While in Brussels, I also met individually with President Boris Tadic of Serbia, President Ivo Josipovic from Croatia, and Montenegrin Foreign Minister Milan Rocen.  While we have seen remarkable progress in the Balkans in recent years, challenges remain, especially in regard to the deteriorating political environment in Bosnia.  My Brussels Forum Co-Chair Senator George Voinovich of Ohio has made the point that we need to remain focused on consolidating regional peace and stability as well as the democratic process in the countries of the Balkans.  I valued my exchanges with these important leaders and look forward to monitoring developments in the region.

I had the opportunity to meet briefly with NATO Secretary General Anders Fogh Rasmussen, who underlined the threat from Iran during his speech to the Forum, and with former Secretary of State Madeleine Albright, who appeared on a panel regarding NATO's future.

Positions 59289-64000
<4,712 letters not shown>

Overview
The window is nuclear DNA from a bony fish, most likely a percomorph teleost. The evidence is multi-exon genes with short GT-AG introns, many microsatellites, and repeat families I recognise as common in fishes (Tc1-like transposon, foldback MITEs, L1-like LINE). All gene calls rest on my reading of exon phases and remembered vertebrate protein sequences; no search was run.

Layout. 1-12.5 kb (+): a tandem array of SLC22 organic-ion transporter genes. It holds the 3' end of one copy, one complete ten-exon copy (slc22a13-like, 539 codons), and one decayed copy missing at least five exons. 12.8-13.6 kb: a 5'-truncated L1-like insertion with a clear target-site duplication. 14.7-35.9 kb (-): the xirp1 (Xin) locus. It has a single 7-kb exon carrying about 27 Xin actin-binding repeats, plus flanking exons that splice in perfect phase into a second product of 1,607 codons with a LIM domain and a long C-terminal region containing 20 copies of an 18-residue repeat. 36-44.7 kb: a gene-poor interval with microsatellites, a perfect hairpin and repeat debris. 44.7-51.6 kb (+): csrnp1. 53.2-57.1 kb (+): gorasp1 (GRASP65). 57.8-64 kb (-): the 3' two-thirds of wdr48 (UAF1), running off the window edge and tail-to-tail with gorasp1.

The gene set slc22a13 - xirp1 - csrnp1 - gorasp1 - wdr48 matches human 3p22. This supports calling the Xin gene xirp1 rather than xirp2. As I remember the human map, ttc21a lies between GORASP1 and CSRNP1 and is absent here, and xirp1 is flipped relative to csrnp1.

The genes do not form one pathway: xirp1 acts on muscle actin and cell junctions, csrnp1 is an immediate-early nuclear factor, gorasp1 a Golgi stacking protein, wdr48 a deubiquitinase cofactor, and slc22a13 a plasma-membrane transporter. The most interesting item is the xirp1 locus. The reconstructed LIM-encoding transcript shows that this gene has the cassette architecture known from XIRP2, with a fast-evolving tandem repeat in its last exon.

First thing this morning, I appeared on a panel regarding food security.  I have been a strong proponent of global food security and appreciated the opportunity to discuss these critical issues with experts from the U.S. and Europe.  With more than 1 billion people hungry in the world, we must and can do more to develop the capabilities of small farmers around the world to grow their own food and bring it to market.  This is also a critical national security issue - instability associated with hunger is a solvable problem, and we need to do more to confront this challenge at the front end.  The Global Food Security Act, which I have cosponsored with Senator Lugar, addresses these issues and is pending in the Senate.  During the panel, I shared thoughts on our legislation and developed a deeper understanding of the growing food security challenges we face.